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entire nights in prayer on behalf of those he labored for, and a holy atmosphere was said to surround him. He preached with unbelievable power and members were added to the church daily under his ministry.    On August 1, 1916, Diran was imprisoned on the trumped-up charge of plotting against the government by spreading subversive teachings. Jailed in a large

ward, all Diran saw were men for whom Christ died. After a month, influential friends orchestrated Diran’s release, but when guards came to free him, he begged them to allow him to finish his sermon. As World War I dragged on, Diran was drafted into the army and severely tried for his beliefs again. Appearing before the highest military tribunals, he eloquently bore witness to the truth. When the war ended in November 1918, Diran rallied the Adventists in Constantinople and established new groups of believers. When Diamondola, the teenage translator, fell ill and died, Diran hurried to her home. Met by her two weeping nurses, he was led to the bed where the dead girl lay. Grasping the nurses’ hands, Diran asked if they believed in the power of God to raise

Left: Adventist meeting house in Istanbul. Above: A scene from the Armenian Death March.

radiating love and faith in Jesus, was the last they heard from him. T h e f i n a l d a y s of Diran’s life were related by one of his converts. He reported that Diran was found guilty of preaching a new religion and forming a new church. He was sentenced to exile in what became known as a death march or the Armenian Genocide. Forced to walk in chains for days with little food or water, Left to right: Nicolos Tefronides, colporteur; Diran was taunted by Diran Chrakian; Paul Bridde, missionary in Turkey; fellow prisoners crying, Emil Frauchiger, minister; and Diamondola, “Where is Jesus whom you translator and missionary in Turkey. trust?” Undaunted, Diran preached to his tormentors of the love of Christ the dead. Both women nodded. As until a brutal fever crippled him. Some Diran prayed, the room seemed to of the exiles whom he had converted be filled with the very presence of carried Diran as far as they could. God. Upon finishing, he rose, strode When they could bear him no longer, over to the bed, took Diamondola’s they constructed a crude sedan for lifeless hand in his, and said, “In the his inert body. When this grew too name of Jesus Christ I say unto you, burdensome, they bargained with a arise.” The nurses, still kneeling with soldier to let the dying man ride on eyes closed, ventured a peek toward horseback. the bed. To their amazement, they saw After days in the harsh desert, Diamondola stir, then sit up. Diran his friends rejoiced as the cavalcade directed them to bring her some milk, came upon a meadow. There they and they complied, beside themselves gently lowered the dying Diran onto with excitement. a bed of grass. His last words to his For the next two years, Diran converts were to love each other and blazed across Asia Minor in the same have faith in God. Diran Chrakian cities where the apostle Paul had died on July 8, 1921. labored. In April 1921, he wrote to Adventists in Constantinople that Benjamin Baker is the assistant he had been imprisoned and asked archivist at the Seventh-day Adventist them to pray for him as he witnessed Church world headquarters. to prisoners and guards. The letter,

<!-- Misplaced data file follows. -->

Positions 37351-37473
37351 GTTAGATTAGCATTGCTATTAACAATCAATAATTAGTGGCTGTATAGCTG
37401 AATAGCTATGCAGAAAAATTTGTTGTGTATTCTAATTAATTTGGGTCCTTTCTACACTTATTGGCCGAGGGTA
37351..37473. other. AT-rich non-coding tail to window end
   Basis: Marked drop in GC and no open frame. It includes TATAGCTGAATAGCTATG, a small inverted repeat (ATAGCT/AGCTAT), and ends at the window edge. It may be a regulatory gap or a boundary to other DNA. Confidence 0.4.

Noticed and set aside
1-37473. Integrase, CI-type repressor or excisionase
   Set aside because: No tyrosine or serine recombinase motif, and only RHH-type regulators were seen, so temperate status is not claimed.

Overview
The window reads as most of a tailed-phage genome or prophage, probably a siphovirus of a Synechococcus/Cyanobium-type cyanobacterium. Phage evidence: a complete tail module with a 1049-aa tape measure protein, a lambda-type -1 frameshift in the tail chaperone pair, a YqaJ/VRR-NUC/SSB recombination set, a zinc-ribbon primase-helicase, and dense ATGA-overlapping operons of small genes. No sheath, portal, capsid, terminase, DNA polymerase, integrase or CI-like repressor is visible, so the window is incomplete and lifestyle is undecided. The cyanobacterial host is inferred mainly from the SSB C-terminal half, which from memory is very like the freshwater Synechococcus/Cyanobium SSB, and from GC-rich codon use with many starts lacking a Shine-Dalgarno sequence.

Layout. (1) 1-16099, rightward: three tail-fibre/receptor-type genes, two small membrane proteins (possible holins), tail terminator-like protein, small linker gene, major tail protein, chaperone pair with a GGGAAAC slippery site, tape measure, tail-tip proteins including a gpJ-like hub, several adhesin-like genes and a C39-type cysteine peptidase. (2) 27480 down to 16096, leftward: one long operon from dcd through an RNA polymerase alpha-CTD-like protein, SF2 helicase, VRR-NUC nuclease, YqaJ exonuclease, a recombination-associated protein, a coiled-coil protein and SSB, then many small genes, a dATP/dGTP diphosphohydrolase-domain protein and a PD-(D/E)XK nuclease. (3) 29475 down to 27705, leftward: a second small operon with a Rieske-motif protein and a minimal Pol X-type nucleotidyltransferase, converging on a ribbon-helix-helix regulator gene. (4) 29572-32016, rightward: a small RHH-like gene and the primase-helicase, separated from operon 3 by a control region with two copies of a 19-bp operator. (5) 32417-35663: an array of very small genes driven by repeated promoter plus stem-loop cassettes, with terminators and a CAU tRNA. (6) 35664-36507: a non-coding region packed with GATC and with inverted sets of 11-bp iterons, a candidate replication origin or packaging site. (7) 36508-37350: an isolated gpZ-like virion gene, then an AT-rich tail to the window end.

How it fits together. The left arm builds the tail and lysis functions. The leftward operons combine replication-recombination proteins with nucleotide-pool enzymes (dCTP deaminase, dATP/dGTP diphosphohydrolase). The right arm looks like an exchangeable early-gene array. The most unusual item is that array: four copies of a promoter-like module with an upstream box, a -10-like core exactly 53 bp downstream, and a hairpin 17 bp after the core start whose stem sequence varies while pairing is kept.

Profile for Adventist Mission

May 2013  

May 2013